Tuesday, December 2, 2008

Taksim.


W
hen I was reading up on things to do and see in Istabul, Taksim was always mentioned. Taksim is a neighborhood on the European side of the city known for its restaurants, shops and hotels. It is considered the heart of modern Istanbul and for some reason, the tourist books encourage you to visit the place so I put it on my itinerary.

I decided to head to Taksim after my visit to the Dolmabahçe Palace because according to the guidebook, I could get to Taksim via funicular from the Kabataş tram station. Exiting Dolmabahçe, I walked back towards Kabataş. For the life of me, I could not see the funicular - I was expecting to see an above ground cable car. Following the signs, I was led underground instead. Huh?? I bought my token and followed the signs to the funicular. Where the heck is this funicular? A single train came, it said Taksim on the front, the doors opened and so I got in. Am I in the funicular? Maybe, we start below ground and somehow surface. Nope. Less than five minutes later, the train came to a stop, the doors opened and everyone exited. The sign with an arrow pointing to the right said Taksim Meydanı ("may-dah-nuh" which means "square in English"). The crowd was going in that direction so I followed suit.

I had indeed arrived in Taksim admittedly still wondering about this funicular thing.

Above ground, we exited at one end of Taksim Meydanı Square. Nothing to look at really. An empty square and lots of vehicular traffic - typical city streets.

My destination in Taksim was Istikal Caddesi ("jah-des-shee" which is the Turkish word for "street"). With no map in hand, I knew it would take me some effort to find Istikal but no worries. I quickly found myself distracted by the smells of döner kebab. Waiters were at their ready to tempt you to enter their restaurants. It was time for lunch so I picked a restaurant, sat down and ordered a döner durum which is warm shaved spit roasted meat, cool lettuce tomato and warm salty french fries (yes, french fries) all rolled up inside a Turkish wrap that is very similar to lavash. The one I had was then pressed for a few minutes and so the outside was lightly toasted. I washed down bites with sips of freshly squeezed apple pomegranate juice. Oh God.....it was all unbelievably delicious.






















With a happy stomach to guide me, I quickly discovered that Istikal Caddesi was just the next street over - easily recognizable because it is closed to vehicular traffic with the exception of the tram tracks that run down the middle of the street. Shops, restaurants, banks and other commercial establishments line both sides of the street.






Even the quiet side streets were lined with restaurants and shops. Istanbullus enjoy dining outdoors and the weather here most certainly invites that. I did a bit of window shopping and even stepped inside a chocolate shop to indulge myself with a huge (1 lb?) bar of dark chocolate filled with hazelnuts. Oh yum.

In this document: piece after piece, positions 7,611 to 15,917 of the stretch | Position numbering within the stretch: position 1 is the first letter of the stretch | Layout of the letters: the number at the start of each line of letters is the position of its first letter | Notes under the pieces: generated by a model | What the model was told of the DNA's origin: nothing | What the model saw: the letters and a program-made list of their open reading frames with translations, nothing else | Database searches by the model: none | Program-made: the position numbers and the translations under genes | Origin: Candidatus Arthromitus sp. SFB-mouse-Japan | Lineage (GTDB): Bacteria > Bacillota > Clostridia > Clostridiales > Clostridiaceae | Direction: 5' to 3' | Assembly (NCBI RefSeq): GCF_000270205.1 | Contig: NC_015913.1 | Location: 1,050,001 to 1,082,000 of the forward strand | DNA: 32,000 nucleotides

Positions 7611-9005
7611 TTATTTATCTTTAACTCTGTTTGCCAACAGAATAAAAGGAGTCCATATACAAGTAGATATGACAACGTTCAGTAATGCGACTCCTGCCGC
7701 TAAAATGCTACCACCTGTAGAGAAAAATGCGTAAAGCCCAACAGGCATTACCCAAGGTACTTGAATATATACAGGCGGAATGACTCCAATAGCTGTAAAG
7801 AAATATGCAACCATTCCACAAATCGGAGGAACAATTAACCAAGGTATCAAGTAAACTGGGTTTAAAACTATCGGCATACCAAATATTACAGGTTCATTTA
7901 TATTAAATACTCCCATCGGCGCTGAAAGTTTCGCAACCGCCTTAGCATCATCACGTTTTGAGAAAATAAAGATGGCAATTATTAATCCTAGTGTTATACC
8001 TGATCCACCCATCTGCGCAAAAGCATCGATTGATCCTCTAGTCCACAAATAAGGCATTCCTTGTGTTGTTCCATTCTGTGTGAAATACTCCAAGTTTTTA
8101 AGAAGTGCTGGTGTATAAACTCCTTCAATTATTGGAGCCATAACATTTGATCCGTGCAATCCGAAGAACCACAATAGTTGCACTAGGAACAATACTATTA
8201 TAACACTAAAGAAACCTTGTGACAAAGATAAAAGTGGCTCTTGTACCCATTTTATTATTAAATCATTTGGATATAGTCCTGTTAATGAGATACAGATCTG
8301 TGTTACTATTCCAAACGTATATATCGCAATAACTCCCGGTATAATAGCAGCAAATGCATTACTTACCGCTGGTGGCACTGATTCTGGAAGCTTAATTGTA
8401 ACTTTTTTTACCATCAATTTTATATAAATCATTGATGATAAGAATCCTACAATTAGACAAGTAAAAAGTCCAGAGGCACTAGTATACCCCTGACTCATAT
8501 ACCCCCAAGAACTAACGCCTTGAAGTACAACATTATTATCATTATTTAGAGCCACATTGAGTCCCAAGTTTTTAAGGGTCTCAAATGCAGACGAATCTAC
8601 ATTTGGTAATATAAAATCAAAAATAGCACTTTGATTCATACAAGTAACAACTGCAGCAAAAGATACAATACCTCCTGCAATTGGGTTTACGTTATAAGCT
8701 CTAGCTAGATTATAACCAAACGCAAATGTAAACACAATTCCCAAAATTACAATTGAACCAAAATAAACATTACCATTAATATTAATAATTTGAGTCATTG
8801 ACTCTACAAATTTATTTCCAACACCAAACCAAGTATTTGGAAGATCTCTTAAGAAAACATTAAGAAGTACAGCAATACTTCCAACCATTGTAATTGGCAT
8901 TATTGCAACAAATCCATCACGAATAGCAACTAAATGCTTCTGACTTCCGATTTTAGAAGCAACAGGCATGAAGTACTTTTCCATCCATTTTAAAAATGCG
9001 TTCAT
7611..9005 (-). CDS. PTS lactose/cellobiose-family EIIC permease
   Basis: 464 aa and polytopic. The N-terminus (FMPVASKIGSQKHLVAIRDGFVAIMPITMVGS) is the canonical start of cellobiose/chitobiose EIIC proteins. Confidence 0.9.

I have to admit, I really was not in the mood to buy anything as most of what I saw in the windows was stuff I could buy back home. No point wasting luggage space filled with stuff that I can get at home. So walked by all the clothing places. Inevitably, I found myself drawn to the food places. Here they tempt with displaying food right at the window. Oh so hard to resist - especially the buffet style places.







If I lived here, I would never want to cook at home (why bother with all these restaurants to go to) and I would probably weigh a whole lot more than I do now.








The one thing I could not resist was the börek ("ber-rek") which are pastries made with phyllo dough. The dough is first boiled in large pans for several hours, then a mixture of feta cheese, parsley and oil is scattered between the layers. The pastry is then baked in an oven til golden brown. You can get it to go so I did - one order of börek which is probably enough to feed a small village or one greedy Asian woman :-)

Of course, my nose also detected the sweet smell of roasting chestnuts. The smoke signals were calling my name. I couldn't resist and bought 100 grams which is only about 6 or 7 chestnuts.

By now, I had decided I had had enough of Taksim. I retraced my steps back to the funicular stop though I still wondered where the damn funicular was. Back down underground, I popped my token into the turnstile and headed towards the train platform. On the way, I saw the pulley - a really big pulley. I looked at the platform and realized that it was sloping downwards. The train that I rode up on was indeed the funicular....just not the typical above ground funicular that I'm used to seeing. Silly me.















The screeching sound of the metal cable is it wound backwards to pull the train up the hill signalled its arrival. Back on the train and down the hill to the Kabataş tram station.